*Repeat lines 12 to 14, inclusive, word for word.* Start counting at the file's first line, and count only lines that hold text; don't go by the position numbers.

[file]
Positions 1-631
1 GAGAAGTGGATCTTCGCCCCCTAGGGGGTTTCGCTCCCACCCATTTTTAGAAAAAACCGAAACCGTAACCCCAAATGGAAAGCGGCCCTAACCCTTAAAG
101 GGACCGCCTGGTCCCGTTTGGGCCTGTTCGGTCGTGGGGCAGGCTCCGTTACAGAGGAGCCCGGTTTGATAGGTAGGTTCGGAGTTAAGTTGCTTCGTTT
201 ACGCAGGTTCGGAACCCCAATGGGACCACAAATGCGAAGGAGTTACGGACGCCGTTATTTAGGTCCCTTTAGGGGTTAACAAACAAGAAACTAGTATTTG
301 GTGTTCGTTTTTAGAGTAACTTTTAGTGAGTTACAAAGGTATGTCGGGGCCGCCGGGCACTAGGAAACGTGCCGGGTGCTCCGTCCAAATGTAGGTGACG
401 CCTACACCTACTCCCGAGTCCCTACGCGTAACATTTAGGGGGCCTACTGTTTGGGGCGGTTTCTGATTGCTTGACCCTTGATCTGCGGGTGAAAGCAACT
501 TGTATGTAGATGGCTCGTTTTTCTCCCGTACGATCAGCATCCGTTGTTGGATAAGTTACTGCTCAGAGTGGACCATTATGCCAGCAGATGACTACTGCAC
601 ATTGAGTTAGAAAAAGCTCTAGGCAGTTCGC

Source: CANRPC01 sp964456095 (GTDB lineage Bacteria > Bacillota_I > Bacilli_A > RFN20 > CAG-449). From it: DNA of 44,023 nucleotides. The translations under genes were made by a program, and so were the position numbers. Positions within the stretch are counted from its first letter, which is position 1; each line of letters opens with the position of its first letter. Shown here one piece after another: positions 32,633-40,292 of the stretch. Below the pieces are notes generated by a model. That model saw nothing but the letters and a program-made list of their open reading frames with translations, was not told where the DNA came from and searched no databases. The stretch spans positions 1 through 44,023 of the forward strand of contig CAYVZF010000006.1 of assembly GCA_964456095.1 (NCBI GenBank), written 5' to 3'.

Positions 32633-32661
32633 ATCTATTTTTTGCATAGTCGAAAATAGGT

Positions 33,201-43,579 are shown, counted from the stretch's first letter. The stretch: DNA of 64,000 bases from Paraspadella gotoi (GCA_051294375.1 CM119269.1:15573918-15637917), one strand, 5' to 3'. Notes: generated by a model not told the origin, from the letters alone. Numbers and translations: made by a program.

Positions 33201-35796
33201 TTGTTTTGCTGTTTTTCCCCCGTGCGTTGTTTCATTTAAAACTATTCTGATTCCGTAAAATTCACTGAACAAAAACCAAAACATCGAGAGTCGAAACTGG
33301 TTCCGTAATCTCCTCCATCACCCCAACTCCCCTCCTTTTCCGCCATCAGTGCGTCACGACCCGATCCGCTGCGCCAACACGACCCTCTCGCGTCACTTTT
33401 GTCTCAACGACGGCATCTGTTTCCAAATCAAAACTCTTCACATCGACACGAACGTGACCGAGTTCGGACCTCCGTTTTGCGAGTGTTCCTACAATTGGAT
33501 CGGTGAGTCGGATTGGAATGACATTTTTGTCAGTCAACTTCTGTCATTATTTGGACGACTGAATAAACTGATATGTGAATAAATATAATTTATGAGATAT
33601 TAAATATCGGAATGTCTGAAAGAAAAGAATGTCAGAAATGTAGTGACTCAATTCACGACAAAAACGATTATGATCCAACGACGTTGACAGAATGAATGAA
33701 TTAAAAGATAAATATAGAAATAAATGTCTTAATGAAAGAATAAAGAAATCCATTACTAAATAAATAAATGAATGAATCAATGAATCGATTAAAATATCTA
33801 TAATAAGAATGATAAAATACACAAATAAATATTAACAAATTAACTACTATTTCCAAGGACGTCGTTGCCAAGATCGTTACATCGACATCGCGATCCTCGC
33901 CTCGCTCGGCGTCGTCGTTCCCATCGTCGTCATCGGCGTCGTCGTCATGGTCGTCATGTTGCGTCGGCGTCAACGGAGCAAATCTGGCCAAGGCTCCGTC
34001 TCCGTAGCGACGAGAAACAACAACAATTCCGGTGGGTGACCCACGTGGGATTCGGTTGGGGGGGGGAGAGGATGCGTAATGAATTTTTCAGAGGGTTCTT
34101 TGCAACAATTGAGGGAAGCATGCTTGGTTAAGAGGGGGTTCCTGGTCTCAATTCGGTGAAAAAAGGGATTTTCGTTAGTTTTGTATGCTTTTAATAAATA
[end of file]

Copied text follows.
Positions 33,201-43,579 are shown, counted from the stretch's first letter. The stretch: DNA of 64,000 bases from Paraspadella gotoi (GCA_051294375.1 CM119269.1:15573918-15637917), one strand, 5' to 3'. Notes: generated by a model not told the origin, from the letters alone. Numbers and translations: made by a program.

Positions 33201-35796
33201 TTGTTTTGCTGTTTTTCCCCCGTGCGTTGTTTCATTTAAAACTATTCTGATTCCGTAAAATTCACTGAACAAAAACCAAAACATCGAGAGTCGAAACTGG